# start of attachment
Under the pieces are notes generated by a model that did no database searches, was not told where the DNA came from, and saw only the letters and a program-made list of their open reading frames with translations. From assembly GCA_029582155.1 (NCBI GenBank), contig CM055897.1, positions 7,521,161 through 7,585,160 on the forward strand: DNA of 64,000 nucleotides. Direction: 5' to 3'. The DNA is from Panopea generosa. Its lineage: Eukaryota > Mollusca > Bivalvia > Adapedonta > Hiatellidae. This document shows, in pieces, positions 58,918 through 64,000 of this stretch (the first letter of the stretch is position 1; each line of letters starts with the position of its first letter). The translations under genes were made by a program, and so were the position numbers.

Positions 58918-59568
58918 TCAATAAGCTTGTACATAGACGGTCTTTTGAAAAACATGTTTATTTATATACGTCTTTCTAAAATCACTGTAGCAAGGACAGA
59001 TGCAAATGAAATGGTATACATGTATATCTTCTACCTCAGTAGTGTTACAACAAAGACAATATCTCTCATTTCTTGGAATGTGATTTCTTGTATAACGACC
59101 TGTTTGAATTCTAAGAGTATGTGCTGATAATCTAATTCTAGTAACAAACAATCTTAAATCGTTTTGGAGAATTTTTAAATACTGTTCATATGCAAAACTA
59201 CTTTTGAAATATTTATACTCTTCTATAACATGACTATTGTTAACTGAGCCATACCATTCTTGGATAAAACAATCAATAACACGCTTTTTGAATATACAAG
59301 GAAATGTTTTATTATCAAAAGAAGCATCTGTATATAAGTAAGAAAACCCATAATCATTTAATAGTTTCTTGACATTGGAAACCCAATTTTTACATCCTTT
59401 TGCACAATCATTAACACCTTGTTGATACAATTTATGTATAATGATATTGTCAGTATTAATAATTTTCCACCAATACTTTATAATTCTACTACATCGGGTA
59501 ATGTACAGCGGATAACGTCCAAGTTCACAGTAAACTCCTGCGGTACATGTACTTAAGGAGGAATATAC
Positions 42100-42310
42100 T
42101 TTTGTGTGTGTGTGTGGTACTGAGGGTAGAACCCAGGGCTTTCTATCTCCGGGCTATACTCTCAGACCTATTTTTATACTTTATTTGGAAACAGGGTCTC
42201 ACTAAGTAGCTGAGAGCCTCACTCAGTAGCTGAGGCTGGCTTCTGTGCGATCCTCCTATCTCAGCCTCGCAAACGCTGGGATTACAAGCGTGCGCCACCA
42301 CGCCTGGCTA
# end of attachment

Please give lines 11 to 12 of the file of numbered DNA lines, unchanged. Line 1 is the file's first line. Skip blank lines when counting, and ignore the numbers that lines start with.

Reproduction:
42100 T
42101 TTTGTGTGTGTGTGTGGTACTGAGGGTAGAACCCAGGGCTTTCTATCTCCGGGCTATACTCTCAGACCTATTTTTATACTTTATTTGGAAACAGGGTCTC